The Forgotten Invasion of a Caribbean Island: Grenada 36 Years Later

Thirty-six years ago, the small Caribbean nation of Grenada was invaded by the United States. The stated reason for Operation Urgent Fury was to protect Americans who were on the islands, but the true intentions of the Reagan administration were a bit more complicated. Like many operations around the world during the Cold War, the United States government was concerned more with diminishing Soviet and Communist influence in order to become the dominant power than it was with protecting people. Similarly today, the United States government attempts to use humanitarian sympathies as a way to convince the public to join its cause, but in reality, there is usually a deeper and less altruistic motivation.

In Grenada, Marxist leader Maurice Bishop overthrew the corrupt and brutal government of Prime Minister Eric Gairy to form the People’s Revolutionary Government (PRG), which became an ally of Cuba. A few years later, Deputy Prime Minister of the PRG, Bernard Coard, staged a coup with the aid of the military because he believed that Bishop was not Marxist enough. After failing to get the support of either Cuba or the Soviet Union, Coard resigned as leader and was replaced by Hudson Austin, but violence continued between the military and protestors of the new government.

The United States got involved in the conflict officially to protect the roughly 1,000 American nationals on the islands, however, there was a more strategic reason for the invasion. With the building of a new airfield on the main island that would have been able to accommodate Soviet aircraft, the United States worried about Grenada welcoming a Soviet military presence. If Grenada was allowed to remain a Marxist haven under Soviet or Cuban influence, it would have hindered the U.S. military’s passage through a triangle forming between Cuba, Nicaragua, and Grenada.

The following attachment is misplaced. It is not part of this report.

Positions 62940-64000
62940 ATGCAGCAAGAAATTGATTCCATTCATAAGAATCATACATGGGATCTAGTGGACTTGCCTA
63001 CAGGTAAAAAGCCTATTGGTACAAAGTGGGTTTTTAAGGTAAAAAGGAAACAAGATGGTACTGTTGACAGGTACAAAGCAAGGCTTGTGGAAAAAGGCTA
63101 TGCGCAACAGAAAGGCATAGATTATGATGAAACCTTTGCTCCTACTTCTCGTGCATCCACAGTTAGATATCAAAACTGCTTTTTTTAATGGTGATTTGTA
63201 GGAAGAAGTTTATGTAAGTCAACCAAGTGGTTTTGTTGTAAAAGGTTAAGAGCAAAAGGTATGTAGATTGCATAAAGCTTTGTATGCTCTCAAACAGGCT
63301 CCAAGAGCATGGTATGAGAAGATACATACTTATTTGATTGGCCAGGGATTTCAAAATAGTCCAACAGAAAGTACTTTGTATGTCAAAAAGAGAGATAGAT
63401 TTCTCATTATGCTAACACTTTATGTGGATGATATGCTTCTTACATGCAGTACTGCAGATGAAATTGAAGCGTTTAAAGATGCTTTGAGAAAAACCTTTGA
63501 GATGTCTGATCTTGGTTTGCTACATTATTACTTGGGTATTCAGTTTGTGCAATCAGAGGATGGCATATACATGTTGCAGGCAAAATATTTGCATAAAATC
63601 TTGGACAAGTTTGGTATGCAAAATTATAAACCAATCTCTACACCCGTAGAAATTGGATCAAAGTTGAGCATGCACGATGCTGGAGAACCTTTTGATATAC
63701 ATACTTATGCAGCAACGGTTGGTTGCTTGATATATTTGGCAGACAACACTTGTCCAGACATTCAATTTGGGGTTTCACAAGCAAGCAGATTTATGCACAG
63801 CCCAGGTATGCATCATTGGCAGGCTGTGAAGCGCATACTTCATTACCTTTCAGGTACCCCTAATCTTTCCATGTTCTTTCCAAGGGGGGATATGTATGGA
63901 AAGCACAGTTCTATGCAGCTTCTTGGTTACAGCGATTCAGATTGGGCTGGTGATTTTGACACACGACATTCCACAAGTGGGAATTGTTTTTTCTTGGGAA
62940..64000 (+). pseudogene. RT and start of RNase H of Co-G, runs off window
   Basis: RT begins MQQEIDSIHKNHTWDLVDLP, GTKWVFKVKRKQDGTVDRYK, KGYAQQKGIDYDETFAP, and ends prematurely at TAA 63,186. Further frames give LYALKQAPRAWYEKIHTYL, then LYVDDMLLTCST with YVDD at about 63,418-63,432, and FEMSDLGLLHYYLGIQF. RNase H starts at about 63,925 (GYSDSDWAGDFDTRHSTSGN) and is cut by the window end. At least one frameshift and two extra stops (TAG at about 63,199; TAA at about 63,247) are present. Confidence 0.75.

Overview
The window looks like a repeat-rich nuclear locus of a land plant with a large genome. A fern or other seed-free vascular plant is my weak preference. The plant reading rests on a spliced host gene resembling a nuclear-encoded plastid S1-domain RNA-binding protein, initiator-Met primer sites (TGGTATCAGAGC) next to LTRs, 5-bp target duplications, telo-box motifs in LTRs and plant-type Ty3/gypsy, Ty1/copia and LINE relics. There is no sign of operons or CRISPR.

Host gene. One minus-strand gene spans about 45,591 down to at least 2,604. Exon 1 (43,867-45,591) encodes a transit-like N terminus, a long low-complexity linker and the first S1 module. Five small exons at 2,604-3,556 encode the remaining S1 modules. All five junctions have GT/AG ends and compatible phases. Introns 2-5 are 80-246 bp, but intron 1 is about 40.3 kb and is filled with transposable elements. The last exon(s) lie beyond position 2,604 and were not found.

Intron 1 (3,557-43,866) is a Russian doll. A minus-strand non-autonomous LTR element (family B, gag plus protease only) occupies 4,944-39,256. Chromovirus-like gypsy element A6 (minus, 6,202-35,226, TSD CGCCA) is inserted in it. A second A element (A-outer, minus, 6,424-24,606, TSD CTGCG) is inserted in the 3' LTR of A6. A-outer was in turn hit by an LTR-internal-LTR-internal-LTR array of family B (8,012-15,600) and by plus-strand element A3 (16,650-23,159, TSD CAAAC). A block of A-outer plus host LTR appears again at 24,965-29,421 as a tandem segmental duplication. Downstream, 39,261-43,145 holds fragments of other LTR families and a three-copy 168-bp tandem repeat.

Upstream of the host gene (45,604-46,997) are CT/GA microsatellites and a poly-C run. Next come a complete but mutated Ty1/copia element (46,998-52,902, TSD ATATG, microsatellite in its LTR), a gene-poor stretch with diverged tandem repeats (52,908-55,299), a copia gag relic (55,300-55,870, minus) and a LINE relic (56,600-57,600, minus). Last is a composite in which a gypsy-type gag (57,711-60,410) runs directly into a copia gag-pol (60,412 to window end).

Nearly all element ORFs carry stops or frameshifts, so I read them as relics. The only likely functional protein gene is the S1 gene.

It was also partially about saving face after the recent failures in Vietnam and Iran. Bad publicity would not have served the government well if another hostage crisis occurred.

The invasion initially involved roughly 2,000 American troops, which was expanded to about 6,000 towards the war’s conclusion, to battle against Grenada’s military and Cuban forces who were assisting with the airfield. It did not take long for Grenada’s government to be replaced by an interim U.S.-friendly one, and the operation was deemed a success by those who had wished to keep the Soviets out of the Caribbean nation. However, this also showed the imperial intentions of the United States in its quest to determine the path of one country at a time.

Americans need to take a look at these Cold War regime change operations because they formed the basis for what was to become the norm, and governments not friendly to American interests quickly became targets of coups. Presidents all the way through President Trump have followed this precedent, and anyone who advocates against taking such action is looked down upon and not considered legitimate in American politics. Just look at Hilary Clinton’s latest tirade against Hawaii congresswoman and Democratic hopeful for the 2020 presidential race, Tulsi Gabbard. Clinton slandered her and preposterously and without evidence suggested that she was a Russian asset. Why is it that if one has anti-war views, he or she is considered a foreign agent? Perhaps this is because the war machine has control over American politics. It is now about time that the people decide the foreign policy course and not those controlled by the money.

Thank you for reading, and please check out my book, The Global Bully, and website for more information on Cold War and more recent regime change operations.
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Published on October 30, 2019 03:20
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